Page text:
NYC Court Backlog Mirrors Delays Around the Country
A recent review of city data by Matt Katz at the Gothamist found that more than a quarter of people in New York City Jails aren’t getting to court on time for hearings and trials.
In the 2022 fiscal year, 79.1 percent of detainees in New York City made it to jail on time, down 15 percent from 2021. These are the highest rates on record since 1999 when modern record-keeping became available.
Transportation delays can cause postponed court appearances and trials, further delaying people’s release and exacerbating mental health struggles.
In New York, those delays lead to a higher number of people spending longer periods in jails such as Rikers Island, which is notoriously overcrowded. Overcrowding at Rikers Island is an ongoing issue as the detainee population must be reduced from the current level of close to 6,000 to 3,300 to facilitate the planned closure.
Last year New York City Jails reported their highest death rate in 25 years. While it is unclear exactly why detainees are arriving at court late, staffing and management issues at the Department of Corrections could be factors.
In Dallas, Texas delays in granting probation are causing inmates to stay in jails for two weeks awaiting mandatory clinical assessment, Josephine Peterson reports for The Dallas Morning News.
Delays are causing the Dallas County Jail to be close to capacity, costing the county $87,000 every two weeks, according to data obtained by Dallas Morning News. According to Community Supervision and Corrections Director Arnold Patrick, other counties in the area don’t seem to have the same problem.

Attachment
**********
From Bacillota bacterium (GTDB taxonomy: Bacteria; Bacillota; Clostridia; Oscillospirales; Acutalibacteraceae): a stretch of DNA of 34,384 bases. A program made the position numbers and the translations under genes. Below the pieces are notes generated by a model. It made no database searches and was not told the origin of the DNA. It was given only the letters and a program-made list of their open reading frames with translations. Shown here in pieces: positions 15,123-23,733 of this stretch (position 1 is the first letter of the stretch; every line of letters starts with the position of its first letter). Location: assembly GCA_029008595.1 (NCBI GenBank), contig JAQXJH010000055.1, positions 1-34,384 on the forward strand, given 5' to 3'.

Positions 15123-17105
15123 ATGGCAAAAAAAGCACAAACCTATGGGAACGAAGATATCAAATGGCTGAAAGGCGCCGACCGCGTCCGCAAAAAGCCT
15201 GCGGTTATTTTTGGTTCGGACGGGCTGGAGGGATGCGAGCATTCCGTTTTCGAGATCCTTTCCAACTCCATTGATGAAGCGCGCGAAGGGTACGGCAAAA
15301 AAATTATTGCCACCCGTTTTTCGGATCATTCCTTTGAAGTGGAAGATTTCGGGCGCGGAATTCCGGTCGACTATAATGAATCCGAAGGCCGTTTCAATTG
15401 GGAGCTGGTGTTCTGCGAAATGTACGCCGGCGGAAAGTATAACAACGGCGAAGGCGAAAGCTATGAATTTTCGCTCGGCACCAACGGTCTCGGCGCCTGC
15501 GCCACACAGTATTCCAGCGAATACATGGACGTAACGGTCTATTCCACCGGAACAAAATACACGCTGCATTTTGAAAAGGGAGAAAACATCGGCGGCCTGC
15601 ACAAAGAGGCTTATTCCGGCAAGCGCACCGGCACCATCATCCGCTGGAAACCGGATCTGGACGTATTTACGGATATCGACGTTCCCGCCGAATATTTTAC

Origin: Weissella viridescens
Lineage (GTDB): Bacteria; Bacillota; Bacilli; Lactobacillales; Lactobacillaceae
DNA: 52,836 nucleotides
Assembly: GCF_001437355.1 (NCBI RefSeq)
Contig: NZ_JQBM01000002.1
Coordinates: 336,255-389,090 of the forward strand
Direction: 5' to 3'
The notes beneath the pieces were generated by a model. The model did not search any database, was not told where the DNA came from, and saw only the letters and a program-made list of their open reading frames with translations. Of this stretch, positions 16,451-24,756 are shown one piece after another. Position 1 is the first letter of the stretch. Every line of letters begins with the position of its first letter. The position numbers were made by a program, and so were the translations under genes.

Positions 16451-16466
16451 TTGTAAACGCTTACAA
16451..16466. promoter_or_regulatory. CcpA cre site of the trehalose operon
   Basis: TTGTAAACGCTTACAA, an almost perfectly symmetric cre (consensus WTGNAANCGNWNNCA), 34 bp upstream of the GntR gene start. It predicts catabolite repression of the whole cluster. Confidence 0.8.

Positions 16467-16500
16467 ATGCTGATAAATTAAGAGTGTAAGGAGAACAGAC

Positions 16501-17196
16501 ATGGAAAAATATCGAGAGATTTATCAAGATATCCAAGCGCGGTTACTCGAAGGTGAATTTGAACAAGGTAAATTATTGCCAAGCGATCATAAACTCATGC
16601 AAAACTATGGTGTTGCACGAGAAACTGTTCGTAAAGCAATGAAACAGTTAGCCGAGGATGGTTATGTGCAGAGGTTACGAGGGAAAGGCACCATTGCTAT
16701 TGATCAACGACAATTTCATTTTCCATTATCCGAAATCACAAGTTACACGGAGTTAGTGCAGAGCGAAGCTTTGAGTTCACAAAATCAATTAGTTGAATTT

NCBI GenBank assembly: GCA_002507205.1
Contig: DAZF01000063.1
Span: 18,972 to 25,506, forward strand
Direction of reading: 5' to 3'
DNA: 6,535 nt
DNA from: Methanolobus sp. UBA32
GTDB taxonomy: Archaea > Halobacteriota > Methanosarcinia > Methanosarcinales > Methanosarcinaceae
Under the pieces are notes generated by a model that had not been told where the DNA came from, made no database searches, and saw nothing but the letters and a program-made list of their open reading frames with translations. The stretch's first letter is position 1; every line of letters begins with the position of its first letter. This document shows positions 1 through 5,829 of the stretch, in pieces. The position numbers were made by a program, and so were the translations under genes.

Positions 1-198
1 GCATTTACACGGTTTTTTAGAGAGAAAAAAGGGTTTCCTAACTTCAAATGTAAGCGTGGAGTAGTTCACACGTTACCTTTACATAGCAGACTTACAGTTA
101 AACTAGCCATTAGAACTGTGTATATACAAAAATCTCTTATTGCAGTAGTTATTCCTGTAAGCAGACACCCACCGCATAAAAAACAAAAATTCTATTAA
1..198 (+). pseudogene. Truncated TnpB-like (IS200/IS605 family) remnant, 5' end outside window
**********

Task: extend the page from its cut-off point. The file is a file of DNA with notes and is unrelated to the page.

“If [they] can show me a better way, I’m gonna take it, and we’re gonna put it in place,” Patrick told The Dallas Morning News.
The larger issue of overcrowding while inmates wait for trial has been a talking point of Texas Gov. Greg Abbott in recent weeks. Almost two out of three inmates across the state are pretrial detainees or have been not convicted at the same time the state is reporting high levels of violence in jails.
Michele Deitch, director of the Prison and Jail Innovation Lab at the University of Texas’ LBJ School of Public Affairs told Texas Public Radio they are seeing dangerously high levels of crowding. Deitch pointed to Covid backlogs and the implementation of Senate Bill 6, a bail reform law passed two years ago, as reasons for the overcrowding. The bill set restrictions on who could be released on cash-free bonds.
“It’s absolutely true that there is still a backlog of cases because of the courts not being able to hold hearings and trials during the pandemic,” Deitch said. “So that is absolutely a factor. But SB 6 [Senate Bill 6] has contributed to the crowding in very substantial ways as well.”